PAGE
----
I need to fill in appointments that are scheduled in 2020 on both the pocketbook calendar and the large calendar. This is tedious, but not especially challenging. What is more poignant for me is filling in birthdays and anniversaries, some of which include the applicable number of years.

Generally, age doesn’t bother me. I’m proud that B and I will celebrate our 38th wedding anniversary this year. Maybe, we will be blessed to reach a 65th anniversary, as my parents, known here as Nana and Paco, did.

Which leads to the poignancy of writing dates on the calendar…

As family members pass away, I make commemoration notes for birthdays and anniversaries on my calendar. This year is the first time that Nana’s birthday and Nana and Paco’s anniversary will be memorials rather than celebrations.

I think that Nana fought hard for a last chance to celebrate Paco’s birthday in March, their 65th anniversary in April, and her 87th birthday in May. She died a few days after her birthday. One of the last things that I helped her eat was a fruit tart that I got as a birthday treat for her from her favorite supermarket bakery.

Changing her dates from celebrations to memorials is just one more small expression of loss, added to so many others.
*****
Join us for Linda’s Just Jot It January! Learn more here:  https://lindaghill.com/2020/01/02/daily-prompt-jusjojan-the-2nd-2020/

SoCS: Cookie Monster

When her daddy was here in August, ABC started doing crafts with him – or, at least, she was crafting-adjacent.

One of the things they made was Cookie Monster’s head, made from a white paper plate painted blue with big eyes and mouth made of construction paper and glued on.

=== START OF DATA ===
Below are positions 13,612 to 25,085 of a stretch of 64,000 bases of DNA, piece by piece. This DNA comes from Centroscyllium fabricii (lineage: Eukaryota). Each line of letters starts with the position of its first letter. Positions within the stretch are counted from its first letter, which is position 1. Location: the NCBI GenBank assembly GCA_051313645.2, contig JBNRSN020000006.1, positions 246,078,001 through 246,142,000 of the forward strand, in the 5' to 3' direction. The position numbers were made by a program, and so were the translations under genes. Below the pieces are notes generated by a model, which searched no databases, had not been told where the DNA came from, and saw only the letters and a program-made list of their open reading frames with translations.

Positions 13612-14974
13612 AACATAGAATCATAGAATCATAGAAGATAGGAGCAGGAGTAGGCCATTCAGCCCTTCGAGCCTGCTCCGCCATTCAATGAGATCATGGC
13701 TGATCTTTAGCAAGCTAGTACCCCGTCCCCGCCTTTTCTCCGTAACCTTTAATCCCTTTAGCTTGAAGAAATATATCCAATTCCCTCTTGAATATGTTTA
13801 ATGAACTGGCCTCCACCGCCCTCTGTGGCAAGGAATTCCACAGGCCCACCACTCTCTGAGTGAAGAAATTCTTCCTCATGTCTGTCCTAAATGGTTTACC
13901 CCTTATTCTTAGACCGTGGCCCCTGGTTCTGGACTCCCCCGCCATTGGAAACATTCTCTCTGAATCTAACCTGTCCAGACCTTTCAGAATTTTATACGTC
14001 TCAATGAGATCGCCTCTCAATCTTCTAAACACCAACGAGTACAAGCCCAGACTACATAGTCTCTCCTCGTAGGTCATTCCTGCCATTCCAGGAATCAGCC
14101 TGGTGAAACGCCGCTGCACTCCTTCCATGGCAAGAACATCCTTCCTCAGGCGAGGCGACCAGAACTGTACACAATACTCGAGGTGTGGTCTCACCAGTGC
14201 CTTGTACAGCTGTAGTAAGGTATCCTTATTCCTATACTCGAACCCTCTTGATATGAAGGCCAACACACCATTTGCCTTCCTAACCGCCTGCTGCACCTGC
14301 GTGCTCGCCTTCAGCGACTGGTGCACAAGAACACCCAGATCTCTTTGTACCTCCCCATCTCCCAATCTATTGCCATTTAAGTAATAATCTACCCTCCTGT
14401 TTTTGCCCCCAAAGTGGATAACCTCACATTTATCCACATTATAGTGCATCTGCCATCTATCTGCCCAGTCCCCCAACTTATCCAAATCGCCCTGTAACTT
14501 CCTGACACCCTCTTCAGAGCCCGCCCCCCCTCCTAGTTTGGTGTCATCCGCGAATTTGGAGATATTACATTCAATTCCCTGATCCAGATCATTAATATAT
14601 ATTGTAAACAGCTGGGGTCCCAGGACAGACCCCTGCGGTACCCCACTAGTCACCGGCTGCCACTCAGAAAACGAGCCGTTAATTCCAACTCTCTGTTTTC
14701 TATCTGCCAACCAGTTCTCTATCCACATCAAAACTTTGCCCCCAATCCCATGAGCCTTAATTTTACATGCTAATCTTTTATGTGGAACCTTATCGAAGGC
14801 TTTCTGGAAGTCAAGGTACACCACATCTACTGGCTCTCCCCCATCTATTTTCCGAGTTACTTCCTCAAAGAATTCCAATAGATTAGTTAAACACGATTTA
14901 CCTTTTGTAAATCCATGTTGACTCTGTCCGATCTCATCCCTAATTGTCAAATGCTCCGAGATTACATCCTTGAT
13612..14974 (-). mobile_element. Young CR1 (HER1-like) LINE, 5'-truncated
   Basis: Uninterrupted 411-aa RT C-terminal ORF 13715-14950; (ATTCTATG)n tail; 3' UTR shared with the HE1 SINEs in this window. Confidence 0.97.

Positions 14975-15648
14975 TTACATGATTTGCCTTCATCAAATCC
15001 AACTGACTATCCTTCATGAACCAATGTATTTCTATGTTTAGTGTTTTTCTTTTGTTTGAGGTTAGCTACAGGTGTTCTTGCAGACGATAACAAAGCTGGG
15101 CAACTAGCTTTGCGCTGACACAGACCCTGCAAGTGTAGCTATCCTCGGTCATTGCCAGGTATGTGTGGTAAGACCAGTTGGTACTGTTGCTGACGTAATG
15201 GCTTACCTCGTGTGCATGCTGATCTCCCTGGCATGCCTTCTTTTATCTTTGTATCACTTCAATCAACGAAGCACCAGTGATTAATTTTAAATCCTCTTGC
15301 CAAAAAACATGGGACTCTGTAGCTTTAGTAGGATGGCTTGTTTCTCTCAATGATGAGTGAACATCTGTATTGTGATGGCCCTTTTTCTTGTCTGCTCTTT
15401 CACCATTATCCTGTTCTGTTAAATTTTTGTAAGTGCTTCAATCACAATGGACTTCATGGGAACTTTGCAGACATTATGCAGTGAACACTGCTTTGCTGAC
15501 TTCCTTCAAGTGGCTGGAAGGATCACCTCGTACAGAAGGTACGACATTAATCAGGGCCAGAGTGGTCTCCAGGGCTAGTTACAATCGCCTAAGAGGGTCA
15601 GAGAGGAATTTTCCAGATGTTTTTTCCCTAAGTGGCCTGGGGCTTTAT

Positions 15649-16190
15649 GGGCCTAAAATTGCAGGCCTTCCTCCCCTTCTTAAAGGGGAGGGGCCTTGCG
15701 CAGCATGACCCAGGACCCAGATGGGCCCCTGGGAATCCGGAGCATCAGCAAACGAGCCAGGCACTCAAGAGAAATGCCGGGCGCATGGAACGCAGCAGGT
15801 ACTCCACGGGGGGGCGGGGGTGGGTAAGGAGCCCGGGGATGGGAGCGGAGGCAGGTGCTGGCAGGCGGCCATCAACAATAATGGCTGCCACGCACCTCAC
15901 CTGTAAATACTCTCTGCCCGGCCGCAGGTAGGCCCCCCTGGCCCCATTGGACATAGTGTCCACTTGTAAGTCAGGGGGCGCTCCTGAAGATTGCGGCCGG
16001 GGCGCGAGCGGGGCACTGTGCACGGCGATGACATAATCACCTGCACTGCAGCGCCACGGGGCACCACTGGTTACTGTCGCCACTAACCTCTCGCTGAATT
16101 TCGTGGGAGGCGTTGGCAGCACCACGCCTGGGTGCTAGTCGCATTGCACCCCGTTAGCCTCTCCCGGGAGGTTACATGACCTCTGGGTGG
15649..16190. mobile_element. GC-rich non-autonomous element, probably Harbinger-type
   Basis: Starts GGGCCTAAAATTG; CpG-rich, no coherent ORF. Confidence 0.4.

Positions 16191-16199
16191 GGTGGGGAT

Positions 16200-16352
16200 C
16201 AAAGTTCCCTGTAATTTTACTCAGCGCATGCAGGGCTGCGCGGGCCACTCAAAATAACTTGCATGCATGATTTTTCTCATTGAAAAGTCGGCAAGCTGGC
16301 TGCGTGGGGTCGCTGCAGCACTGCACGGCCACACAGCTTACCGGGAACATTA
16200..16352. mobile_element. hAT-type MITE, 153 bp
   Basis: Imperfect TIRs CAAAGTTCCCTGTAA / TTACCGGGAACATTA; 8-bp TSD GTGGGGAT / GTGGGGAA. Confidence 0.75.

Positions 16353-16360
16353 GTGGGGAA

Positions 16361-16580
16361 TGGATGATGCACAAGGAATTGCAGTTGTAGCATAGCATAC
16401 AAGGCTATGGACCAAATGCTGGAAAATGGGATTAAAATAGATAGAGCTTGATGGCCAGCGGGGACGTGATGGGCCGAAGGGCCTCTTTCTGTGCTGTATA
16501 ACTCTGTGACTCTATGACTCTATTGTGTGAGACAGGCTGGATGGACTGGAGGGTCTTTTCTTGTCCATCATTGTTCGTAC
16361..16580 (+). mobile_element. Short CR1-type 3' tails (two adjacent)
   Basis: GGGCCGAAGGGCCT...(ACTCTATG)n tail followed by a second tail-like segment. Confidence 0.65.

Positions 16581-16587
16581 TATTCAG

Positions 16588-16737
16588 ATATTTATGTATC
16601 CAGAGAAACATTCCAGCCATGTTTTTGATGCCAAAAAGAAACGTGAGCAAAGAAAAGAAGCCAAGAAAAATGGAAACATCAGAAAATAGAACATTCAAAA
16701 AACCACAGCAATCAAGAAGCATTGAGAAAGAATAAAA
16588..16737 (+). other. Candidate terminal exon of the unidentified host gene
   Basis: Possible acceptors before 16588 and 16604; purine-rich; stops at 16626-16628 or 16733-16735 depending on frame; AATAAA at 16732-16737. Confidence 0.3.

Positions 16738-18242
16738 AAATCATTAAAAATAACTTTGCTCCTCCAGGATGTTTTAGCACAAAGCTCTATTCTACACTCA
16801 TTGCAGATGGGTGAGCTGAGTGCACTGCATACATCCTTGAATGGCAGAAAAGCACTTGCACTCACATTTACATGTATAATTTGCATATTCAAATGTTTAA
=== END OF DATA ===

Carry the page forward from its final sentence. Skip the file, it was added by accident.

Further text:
It’s pretty adorable!

Before he went back to London, E, L, and ABC went on a trip to Sesame Place. There, ABC got to see the characters perform, as well as go on rides and to the water park. She loved it! It was nice for them to get to go on a little family vacation, something that will get much easier once E’s visa comes and they finally get together permanently in the UK.

We will have to figure out what to pack for ABC for London. I think one thing that will get to go with her will be the (incredibly soft) Cookie Monster that they brought home as a souvenir from Sesame Place. It is a special edition for the 50th anniversary of Sesame Street this year. Of course, there will be Sesame Street in the UK, too, but Cookie Monster will be a wonderful reminder of her US home where Sesame Street began.
*****
Linda’s prompt for Stream of Consciousness Saturday this week is to write about the first blue object we see when we sit down to write. Join us! You can find out more here:  https://lindaghill.com/2019/09/13/the-friday-reminder-and-prompt-for-socs-sept-14-19/

new pennies

Yesterday, my groceries came to some dollars and 51 cents.